Authors

Newspaper Title

Arkansas State Gazette and Democrat

Publication Date

9-6-1854

Publication Place

Little Rock, Arkansas

Event Topic

Nebraska Bill (Jan-May 1854)

Political Party

Democratic

Region

slave state

Quote

The final passage of the Nebraska bill, through the Senate, was publicly announced by the roaring cannon.

Document Type

Article (Journal or Newsletter)

Full Text Transcription

The final passage of the Nebraska bill, through the Senate, was publicly announced by the roaring cannon, on Friday morning, the 26th ult., at half past one o'clock. The cannon which announced the birth of this great measure, it is to be hoped, sounded the death knell of slavery agitation in the Congress of the United States. The bill has, ere this, received the signature of the President, and become a law.

The provisions of this bill, as well as the position of the editor of this paper, in regard to it, my be seen by reference to the Gazette and Democrat of the 3d of February last. By that paper, it will be seen that the provisions of the bill were not only endorsed and advocated, but its triumphant passage predicted, and the basis of the vote on which it would pass laid down.

The dark demon of abolition agitation, which has so long possessed a part of the Congress of the United States, has been exorcised, and while the good and the patriotic, from one end of the Union to the other, are reverently joyful, and are offering up, to the God of nations, thankful prayers for the blessing, the spirit itself appears to have taken possession of the swinish hangers on, about the purlieus of some of our public places, like the devils spoken of in scripture, who, on being cast out, betook themselves to a herd of swine. It is to be hoped that the figure may be carried out, by finally drowning those in whom it now rests in the pure and tranquil waters of the sea of wholesome public sentiment, which now purify the country throughout its length and its breadth.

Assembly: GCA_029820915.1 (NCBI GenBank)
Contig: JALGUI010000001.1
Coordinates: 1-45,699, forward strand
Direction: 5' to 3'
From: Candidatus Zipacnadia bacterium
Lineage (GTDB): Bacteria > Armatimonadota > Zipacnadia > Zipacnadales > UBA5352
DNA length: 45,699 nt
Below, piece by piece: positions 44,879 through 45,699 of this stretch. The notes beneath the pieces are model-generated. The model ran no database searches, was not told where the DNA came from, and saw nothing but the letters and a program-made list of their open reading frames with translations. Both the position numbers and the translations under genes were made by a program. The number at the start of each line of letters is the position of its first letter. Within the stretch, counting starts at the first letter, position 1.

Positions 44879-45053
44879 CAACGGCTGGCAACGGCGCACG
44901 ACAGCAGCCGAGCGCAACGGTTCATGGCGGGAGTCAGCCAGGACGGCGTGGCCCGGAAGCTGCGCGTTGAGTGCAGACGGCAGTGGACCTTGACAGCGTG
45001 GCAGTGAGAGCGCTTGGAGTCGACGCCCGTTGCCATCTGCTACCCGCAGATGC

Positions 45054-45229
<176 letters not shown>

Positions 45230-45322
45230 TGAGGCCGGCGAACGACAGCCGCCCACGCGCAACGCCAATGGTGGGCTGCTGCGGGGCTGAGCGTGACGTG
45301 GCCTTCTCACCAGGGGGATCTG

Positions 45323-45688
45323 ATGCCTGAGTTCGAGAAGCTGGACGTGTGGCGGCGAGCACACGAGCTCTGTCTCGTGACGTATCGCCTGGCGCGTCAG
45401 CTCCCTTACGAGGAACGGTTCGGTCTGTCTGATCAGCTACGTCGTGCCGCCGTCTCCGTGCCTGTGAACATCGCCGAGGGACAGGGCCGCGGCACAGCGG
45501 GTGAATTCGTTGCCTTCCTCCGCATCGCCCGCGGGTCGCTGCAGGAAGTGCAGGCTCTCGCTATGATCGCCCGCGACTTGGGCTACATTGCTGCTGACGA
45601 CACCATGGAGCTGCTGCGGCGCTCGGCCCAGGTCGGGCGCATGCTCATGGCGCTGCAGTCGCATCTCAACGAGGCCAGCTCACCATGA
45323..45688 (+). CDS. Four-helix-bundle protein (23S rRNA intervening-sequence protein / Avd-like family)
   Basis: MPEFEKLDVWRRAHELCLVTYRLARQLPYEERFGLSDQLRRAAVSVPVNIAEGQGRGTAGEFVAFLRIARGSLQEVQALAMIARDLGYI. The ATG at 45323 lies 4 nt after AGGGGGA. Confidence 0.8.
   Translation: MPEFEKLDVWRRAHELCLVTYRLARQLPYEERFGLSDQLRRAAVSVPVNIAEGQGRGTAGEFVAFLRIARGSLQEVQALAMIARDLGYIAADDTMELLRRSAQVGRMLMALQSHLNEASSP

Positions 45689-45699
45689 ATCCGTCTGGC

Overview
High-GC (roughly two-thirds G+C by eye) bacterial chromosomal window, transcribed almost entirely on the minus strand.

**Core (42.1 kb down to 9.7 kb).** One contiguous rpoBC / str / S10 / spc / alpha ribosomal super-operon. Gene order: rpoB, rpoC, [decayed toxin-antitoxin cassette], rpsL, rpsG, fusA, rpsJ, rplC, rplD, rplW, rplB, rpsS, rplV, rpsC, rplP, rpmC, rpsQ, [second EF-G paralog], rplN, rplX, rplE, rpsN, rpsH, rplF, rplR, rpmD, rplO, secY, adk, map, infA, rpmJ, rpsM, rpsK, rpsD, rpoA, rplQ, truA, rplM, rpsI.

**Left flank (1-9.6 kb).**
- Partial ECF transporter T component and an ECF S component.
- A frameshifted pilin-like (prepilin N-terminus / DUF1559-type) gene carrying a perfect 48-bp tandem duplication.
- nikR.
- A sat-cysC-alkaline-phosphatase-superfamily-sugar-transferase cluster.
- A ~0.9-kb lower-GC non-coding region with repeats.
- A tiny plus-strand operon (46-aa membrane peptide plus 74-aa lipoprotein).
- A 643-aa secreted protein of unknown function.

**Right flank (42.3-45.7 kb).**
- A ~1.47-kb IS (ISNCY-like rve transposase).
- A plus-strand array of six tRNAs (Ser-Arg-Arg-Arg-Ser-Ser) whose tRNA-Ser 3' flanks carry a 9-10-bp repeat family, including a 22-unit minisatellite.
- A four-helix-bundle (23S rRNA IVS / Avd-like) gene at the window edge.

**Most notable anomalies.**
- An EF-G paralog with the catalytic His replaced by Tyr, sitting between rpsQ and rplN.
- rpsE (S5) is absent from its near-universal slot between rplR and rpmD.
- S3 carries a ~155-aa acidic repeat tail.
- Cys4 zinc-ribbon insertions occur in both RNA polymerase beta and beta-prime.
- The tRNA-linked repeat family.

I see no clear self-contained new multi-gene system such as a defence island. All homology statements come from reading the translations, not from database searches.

This spirit out, slavery agitation in Congress is dead, and the occupation of those, who have ridden to fortune on its flood-tide, is gone. And while the country prospers and rejoices, these demons who have fattened on what has been her curse, will grow lean and vent their impotend ravings at those who have been the means and instruments of her deliverance.

Those who have grown rich, and proud, and arrogant, on the agitation of slavery, before Congress, may well, in the bitterness of their hearts, and their misery and poverty, say to those who have been instrumental in passing the Nebraska bill:

"You take my house, when you do take the prop that doth sustain my house; you take my life, When you do take the means whereby I live."

Edited/Proofed by

Entered by Lloyd Benson. Not Proofed

Identifier

arlgkn540609a

Rights

This item is in the public domain, and can be used by anyone without restriction.

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Passage of the Nebraska Bill.

The final passage of the Nebraska bill, through the Senate, was publicly announced by the roaring cannon.